Ongoing pressures on the NHS risk making the health service more vulnerable to serious lapses in care in future, despite impressive achievements in maintaining and improving care quality in important areas, the Nuffield Trust and Health Foundation warn today.
Quality at a cost, the latest annual statement from the Nuffield Trust and Health Foundation’s QualityWatch programme, looks at a range of care quality measures across the NHS in England. The report highlights several areas of healthcare where standards have improved, but the authors point to slowing improvement in other areas, growing waiting times and continuing financial pressures as evidence that the NHS could face serious challenges in maintaining standards in care.
The report explains that the deterioration in waiting times we see now did not begin until some years into the current decade of austerity. Work by NHS staff to increase productivity and meet targets may have delayed the impact of financial pressures upon the quality of healthcare. The authors conclude that other areas of patient care may experience a similar delayed decline as the financial squeeze continues.
Key findings indicating improvements in healthcare quality include:
· Improvements in some areas of public health and prevention, including childhood obesity at age 4-5 and reductions in smoking in pregnancy
· Improvements in patients’ experience of hospital care, with 84 percent reporting they were treated with dignity and respect in 2015, compared to 80 percent in 2011
· Improved processes in stroke care, including more patients than three years ago having brain scans within an hour, having their swallowing assessed, and having occupational therapy input into their rehabilitation.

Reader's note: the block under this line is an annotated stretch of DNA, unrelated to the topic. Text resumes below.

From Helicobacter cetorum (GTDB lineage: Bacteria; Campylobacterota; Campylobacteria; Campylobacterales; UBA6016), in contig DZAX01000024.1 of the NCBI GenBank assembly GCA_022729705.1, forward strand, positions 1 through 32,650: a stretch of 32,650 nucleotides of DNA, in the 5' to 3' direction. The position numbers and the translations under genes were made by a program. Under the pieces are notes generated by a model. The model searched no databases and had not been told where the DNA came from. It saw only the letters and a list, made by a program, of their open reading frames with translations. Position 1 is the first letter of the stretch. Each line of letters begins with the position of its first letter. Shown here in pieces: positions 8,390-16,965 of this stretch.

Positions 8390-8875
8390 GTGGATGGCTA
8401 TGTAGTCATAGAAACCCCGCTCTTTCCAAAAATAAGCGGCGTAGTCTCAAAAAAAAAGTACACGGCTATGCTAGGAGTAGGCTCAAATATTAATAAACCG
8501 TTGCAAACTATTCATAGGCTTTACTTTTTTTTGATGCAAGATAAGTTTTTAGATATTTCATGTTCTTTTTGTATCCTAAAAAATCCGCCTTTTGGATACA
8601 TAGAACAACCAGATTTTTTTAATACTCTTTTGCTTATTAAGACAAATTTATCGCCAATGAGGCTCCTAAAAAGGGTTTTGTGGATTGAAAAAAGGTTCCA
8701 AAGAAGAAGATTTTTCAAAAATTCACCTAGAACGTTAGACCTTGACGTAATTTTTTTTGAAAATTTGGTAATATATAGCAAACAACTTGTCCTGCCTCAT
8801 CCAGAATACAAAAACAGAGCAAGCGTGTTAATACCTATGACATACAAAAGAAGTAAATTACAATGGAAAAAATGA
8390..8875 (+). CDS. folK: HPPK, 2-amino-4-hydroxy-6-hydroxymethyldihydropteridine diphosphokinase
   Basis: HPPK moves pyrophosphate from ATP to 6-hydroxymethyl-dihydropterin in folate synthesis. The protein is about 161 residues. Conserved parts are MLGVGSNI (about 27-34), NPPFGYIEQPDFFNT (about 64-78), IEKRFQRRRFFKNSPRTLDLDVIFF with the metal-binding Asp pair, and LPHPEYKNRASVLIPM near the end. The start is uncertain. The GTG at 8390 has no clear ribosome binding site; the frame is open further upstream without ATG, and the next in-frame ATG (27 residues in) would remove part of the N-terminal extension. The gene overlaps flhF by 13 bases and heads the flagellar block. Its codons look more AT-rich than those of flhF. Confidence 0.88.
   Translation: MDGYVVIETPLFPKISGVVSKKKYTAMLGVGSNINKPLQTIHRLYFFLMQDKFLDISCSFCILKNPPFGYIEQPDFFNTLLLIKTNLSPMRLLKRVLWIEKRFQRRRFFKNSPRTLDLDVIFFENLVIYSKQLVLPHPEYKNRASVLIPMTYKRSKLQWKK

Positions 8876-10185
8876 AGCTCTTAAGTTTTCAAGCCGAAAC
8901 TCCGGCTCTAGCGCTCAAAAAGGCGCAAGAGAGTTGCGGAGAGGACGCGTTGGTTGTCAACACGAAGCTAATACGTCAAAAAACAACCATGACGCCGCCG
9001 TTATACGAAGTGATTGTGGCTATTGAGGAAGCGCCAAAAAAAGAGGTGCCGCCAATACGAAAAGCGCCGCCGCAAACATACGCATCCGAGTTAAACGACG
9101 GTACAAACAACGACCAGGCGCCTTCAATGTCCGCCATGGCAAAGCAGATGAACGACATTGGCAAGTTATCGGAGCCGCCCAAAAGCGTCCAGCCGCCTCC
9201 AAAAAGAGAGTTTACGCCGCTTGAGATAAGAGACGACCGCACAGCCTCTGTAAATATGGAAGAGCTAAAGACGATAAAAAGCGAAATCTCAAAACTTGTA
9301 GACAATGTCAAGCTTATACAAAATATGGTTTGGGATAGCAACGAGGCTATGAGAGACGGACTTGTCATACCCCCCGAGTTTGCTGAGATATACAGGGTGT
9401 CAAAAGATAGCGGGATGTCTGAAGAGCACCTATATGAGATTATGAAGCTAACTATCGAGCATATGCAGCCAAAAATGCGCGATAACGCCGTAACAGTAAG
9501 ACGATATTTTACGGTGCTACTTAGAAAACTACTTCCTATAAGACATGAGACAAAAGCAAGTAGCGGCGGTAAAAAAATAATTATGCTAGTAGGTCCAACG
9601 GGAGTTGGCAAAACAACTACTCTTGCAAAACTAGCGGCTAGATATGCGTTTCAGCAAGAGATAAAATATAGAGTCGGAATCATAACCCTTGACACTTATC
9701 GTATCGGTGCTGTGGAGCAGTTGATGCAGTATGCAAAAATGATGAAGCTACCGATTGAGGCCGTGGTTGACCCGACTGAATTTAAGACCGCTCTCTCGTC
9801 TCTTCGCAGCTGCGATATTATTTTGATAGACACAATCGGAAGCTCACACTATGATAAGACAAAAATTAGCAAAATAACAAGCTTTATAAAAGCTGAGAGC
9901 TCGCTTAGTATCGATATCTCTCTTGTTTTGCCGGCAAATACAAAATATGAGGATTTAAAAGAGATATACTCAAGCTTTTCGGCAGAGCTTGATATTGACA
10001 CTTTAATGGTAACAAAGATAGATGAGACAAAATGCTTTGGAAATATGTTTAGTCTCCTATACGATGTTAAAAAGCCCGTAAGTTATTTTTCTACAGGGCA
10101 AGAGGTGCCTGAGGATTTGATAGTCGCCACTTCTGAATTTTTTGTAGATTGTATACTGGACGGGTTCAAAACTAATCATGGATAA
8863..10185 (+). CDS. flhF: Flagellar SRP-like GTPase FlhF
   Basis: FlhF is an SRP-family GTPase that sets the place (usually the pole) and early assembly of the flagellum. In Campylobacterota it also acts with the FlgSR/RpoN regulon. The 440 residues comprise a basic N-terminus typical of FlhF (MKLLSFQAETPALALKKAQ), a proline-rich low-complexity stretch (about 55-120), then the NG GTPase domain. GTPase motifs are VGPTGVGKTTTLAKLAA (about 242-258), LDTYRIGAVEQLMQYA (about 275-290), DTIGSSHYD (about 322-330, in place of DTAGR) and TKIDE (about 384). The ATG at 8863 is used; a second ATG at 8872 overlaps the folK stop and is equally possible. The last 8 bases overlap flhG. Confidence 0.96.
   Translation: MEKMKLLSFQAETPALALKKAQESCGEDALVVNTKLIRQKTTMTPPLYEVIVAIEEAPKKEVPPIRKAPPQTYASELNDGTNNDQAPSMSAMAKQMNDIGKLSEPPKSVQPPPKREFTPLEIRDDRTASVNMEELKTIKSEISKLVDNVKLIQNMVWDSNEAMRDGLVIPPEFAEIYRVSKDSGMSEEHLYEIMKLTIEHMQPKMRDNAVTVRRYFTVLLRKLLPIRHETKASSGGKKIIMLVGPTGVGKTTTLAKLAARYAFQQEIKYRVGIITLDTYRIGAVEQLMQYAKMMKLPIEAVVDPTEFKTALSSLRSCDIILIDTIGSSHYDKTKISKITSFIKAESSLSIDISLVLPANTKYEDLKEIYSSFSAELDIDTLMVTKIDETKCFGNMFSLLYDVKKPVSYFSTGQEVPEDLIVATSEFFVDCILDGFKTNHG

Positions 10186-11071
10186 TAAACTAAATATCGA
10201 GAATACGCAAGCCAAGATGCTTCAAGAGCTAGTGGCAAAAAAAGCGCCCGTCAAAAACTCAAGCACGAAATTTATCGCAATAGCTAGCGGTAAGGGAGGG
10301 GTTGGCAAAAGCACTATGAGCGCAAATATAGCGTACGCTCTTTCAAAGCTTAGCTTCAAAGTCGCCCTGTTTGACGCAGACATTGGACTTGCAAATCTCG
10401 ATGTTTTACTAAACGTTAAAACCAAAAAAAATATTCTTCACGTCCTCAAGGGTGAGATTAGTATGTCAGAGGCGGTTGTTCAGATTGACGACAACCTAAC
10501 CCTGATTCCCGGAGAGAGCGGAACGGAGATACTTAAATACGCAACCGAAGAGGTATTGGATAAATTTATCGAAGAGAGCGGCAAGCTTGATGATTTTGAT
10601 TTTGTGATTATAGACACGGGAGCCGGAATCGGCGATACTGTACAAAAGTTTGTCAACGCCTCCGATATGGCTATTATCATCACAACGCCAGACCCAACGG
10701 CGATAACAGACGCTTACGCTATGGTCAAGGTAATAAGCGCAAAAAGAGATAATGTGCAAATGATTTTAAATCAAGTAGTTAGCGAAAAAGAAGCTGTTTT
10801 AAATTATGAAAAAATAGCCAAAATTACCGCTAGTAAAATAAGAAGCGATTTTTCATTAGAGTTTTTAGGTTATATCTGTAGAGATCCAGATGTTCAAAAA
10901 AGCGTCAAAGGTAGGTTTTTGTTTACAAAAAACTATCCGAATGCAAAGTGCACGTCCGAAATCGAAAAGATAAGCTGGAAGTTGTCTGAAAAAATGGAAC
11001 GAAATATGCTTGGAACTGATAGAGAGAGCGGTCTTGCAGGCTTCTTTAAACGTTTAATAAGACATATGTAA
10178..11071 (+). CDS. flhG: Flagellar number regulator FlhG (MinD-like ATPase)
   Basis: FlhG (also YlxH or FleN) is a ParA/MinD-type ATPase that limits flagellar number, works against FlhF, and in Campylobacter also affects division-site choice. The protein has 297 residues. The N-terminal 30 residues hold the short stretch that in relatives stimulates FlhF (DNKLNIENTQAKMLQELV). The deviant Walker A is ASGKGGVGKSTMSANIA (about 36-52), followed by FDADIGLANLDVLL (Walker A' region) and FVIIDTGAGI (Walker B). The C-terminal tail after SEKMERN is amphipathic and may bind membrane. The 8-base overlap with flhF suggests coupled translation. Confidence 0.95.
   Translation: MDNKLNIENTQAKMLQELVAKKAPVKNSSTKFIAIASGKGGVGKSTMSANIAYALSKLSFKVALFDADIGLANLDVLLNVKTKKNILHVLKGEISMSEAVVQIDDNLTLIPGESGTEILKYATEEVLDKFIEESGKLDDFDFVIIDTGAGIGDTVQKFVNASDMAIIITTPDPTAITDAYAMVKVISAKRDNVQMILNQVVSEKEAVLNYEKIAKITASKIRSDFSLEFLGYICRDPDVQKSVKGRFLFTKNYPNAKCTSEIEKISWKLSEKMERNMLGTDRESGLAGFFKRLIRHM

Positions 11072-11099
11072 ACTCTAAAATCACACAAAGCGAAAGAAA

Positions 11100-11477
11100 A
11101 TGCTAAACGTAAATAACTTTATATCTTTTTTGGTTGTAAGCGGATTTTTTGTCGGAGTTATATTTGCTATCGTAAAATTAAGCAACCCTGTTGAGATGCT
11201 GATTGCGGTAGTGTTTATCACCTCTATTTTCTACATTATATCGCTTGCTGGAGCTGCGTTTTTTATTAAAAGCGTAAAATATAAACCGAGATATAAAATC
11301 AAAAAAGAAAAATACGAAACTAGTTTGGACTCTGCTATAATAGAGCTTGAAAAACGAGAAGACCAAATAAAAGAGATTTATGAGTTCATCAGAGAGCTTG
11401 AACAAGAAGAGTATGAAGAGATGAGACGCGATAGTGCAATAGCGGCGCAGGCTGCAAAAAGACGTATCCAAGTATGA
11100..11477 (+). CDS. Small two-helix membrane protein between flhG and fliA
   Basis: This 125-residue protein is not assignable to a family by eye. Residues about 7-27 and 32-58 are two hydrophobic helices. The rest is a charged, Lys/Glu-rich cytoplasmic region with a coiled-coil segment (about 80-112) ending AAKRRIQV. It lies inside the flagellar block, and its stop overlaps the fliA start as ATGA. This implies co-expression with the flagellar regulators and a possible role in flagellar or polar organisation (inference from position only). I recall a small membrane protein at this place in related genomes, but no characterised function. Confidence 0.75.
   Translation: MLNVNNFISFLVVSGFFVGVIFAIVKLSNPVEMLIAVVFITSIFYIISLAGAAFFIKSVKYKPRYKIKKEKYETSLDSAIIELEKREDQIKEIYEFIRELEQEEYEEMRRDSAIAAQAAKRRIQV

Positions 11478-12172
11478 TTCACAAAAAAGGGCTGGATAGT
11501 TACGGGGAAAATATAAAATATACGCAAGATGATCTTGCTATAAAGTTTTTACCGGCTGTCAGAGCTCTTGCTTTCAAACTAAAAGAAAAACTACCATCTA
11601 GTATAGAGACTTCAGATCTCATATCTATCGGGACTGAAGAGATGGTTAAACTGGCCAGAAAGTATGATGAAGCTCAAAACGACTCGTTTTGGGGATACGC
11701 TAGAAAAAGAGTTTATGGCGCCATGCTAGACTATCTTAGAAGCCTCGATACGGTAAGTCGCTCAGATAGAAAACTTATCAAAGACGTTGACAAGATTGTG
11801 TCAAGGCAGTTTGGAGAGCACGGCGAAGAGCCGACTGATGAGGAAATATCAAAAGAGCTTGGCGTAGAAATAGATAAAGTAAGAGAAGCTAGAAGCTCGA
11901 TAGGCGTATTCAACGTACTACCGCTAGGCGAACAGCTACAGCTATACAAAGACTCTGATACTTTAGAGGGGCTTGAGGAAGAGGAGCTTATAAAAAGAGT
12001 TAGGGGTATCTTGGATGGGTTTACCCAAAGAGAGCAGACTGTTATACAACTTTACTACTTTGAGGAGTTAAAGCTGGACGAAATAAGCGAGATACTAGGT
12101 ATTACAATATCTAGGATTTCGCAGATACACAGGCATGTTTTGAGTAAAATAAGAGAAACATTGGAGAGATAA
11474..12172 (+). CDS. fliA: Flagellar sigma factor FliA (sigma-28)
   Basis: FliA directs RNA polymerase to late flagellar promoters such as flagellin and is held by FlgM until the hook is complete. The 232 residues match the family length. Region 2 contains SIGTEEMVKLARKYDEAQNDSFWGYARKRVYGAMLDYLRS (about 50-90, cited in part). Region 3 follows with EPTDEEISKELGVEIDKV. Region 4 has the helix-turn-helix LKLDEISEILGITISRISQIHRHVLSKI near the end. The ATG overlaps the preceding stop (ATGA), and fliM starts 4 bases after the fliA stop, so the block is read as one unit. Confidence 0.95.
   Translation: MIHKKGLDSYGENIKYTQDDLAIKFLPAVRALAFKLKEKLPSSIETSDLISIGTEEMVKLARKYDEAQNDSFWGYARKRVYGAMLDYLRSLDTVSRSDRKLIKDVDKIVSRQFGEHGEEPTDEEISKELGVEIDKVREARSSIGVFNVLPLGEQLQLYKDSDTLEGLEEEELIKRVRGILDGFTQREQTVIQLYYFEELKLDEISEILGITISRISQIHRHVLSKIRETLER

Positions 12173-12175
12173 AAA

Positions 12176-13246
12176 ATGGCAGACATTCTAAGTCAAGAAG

Areas of concern include:
· Growing waiting times for emergency and planned care, with nearly four in ten ambulances taking longer than eight minutes to reach life threatening emergencies in September 2016, and patients waiting a week longer to see a consultant in 2016 than in 2012
· A slowdown in the progress towards eradicating some healthcare associated infections and an increase in the number and rate of less well monitored infections, which in combination with very high levels of bed occupancy, risks patient safety. For example, cases of E.coli increased by almost a fifth between 2012/13 and 2015/16
· People with mental ill health reporting much lower rates of satisfaction for inpatient care than those without mental ill health last year.
Commenting on the research, lead author Dr Liz Fisher said:
“In the face of considerable pressures, our analysis shows that there are improvements to the quality of healthcare for patients that we should recognise and celebrate. These are even more impressive when understood in the context of growing demand for healthcare and the tightest funding settlement for decades. But elsewhere, in areas such as ambulance response times, the news isn’t so good. The next twelve months will prove a crucial test for the resilience of the health service.”
Nigel Edwards, Chief Executive of the Nuffield Trust said:
“The fact that the financial squeeze didn’t immediately affect the quality of patient care reflects the hard work and goodwill of NHS staff. But slowing improvement in some areas of quality, combined with longer waiting times and ongoing austerity suggests the NHS is heading for serious problems. It seems likely that a system under such immense pressure will be unable, at some point, in some services, to provide care to the standards that patients and staff alike expect.”
Dr Jennifer Dixon, Chief Executive of the Health Foundation said:
“More can be done to improve efficiency within the NHS, and ideas and innovative thinking to improve and transform services are in ample supply within the health service. But, the NHS needs a chance to deliver them through intelligent investment, support and time.”